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Does "avoid" get "to infinitive or -ing structure?

If so, please, illustrate it.

Thanks in advance.
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I believe 'to' never follows 'avoid'.

Examples: 'I avoid going to the doctor and dentist because I'm scared of needles.' 'He has a bad temper. It's better to avoid making him angry.'
But, In google.com, there are a lot of structures including avoid to infinitive.

Are the usages in google true? Are the usages to be made up by Native speakers?
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Hi,

I took a quick look via Google.

Some hits are just incorrect English.

Others are of the form: What fish should I avoid to help the environment? This, of course, is correct English, in which 'to' means 'in order to'.

Did you do a careful search to avoid this kind of correct English?

Best wishes, Clive
Actually, based on English Verb Hand book, Berlitz ( 0-5210607296-2), page 50, Avoid is always followed by a gerund.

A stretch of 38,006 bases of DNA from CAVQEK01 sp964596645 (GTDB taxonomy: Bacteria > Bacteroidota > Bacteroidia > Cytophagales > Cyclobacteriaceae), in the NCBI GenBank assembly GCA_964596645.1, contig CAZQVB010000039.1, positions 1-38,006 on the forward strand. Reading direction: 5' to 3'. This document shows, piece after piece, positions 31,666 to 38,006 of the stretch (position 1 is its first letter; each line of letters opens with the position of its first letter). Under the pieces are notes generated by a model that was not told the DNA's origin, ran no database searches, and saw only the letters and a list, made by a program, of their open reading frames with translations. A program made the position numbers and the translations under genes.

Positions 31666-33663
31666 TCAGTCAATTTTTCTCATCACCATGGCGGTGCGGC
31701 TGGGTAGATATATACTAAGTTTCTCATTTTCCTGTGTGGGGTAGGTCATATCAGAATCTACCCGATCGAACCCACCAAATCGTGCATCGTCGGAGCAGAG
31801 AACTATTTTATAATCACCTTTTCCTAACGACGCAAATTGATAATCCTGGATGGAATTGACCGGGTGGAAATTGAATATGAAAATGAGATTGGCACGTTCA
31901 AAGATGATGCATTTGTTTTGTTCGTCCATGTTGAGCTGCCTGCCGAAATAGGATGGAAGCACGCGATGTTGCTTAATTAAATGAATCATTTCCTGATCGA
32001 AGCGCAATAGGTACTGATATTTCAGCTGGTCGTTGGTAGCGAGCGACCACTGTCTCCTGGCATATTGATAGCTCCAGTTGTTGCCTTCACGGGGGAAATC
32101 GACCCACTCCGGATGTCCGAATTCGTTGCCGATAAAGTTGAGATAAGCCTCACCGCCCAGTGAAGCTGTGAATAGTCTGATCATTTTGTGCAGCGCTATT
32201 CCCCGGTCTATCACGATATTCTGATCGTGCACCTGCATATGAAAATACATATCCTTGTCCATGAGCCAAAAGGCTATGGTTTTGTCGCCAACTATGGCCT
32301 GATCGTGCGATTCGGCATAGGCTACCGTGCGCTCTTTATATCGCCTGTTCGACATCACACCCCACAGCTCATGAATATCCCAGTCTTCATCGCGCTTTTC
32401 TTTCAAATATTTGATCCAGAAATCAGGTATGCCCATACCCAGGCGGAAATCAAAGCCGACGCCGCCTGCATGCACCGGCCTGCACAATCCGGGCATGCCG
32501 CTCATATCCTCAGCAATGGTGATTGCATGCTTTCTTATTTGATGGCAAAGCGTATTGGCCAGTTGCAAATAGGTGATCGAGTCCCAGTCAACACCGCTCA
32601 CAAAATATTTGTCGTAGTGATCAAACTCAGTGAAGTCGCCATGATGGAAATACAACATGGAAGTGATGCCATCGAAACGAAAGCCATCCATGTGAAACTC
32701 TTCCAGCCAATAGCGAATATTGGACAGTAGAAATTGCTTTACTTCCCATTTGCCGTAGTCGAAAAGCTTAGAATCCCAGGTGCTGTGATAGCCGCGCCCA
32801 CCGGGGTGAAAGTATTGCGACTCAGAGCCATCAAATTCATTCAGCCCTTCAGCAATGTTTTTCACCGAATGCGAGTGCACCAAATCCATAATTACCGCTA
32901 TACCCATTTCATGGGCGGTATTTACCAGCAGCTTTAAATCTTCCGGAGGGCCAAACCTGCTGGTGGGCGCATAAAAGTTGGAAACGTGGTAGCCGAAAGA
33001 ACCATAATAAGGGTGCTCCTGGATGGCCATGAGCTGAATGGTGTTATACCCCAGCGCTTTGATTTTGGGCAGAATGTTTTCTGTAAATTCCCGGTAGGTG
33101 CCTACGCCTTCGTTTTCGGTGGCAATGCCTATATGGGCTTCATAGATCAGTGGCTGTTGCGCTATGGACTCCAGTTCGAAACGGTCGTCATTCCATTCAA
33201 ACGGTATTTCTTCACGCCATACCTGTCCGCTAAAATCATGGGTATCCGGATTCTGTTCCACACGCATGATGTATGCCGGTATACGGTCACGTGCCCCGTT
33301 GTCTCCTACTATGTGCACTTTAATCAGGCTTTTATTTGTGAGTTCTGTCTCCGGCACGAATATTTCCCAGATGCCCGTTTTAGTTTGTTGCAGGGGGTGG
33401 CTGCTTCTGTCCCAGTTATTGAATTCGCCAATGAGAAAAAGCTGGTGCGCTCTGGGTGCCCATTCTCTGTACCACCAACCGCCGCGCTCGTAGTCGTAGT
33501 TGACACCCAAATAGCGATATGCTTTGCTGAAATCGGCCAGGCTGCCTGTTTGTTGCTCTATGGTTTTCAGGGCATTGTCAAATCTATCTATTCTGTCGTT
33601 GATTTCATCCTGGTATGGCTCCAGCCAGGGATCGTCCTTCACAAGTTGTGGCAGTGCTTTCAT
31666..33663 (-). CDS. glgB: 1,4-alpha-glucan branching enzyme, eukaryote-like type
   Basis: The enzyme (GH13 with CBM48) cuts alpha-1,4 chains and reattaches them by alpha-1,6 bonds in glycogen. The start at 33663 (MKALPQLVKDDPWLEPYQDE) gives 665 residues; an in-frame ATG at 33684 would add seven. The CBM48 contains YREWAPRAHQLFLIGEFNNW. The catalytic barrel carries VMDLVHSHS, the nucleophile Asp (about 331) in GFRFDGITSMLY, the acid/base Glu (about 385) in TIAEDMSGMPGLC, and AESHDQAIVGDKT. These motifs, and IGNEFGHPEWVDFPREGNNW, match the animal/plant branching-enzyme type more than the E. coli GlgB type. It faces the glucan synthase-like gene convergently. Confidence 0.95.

The other verbs which are in this group:
Admit ( confess), appreciate ( being grateful ), avoid ( refuse), complete ( finish sth ), consider, delay, deny ignore),discuss, dislike, enjoy, escape, finish, image, mind= dislike, practice, recall, recommend, suggest, understand.
Jet LiBut, In google.com, there are a lot of structures including avoid to infinitive.
No. Those aren't structures with 'avoid' and an infinitive (as a single structure). The only structure that combines 'avoid' with what is to be avoided is 'avoid' plus the -ing form.

'avoid' goes with the words before, and the infinitive goes with the words after. The words after don't describe what should be avoided.

[ What should we avoid ] [ to make sure that we don't lose money in the stock market ] ?

This is not about avoiding making sure. You want to make sure, not avoid it.
It's about avoiding (something) in order to make sure, that is, for the purpose of making sure.

CJ
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Great! Totally agree with you. Emotion: smile
Infinitive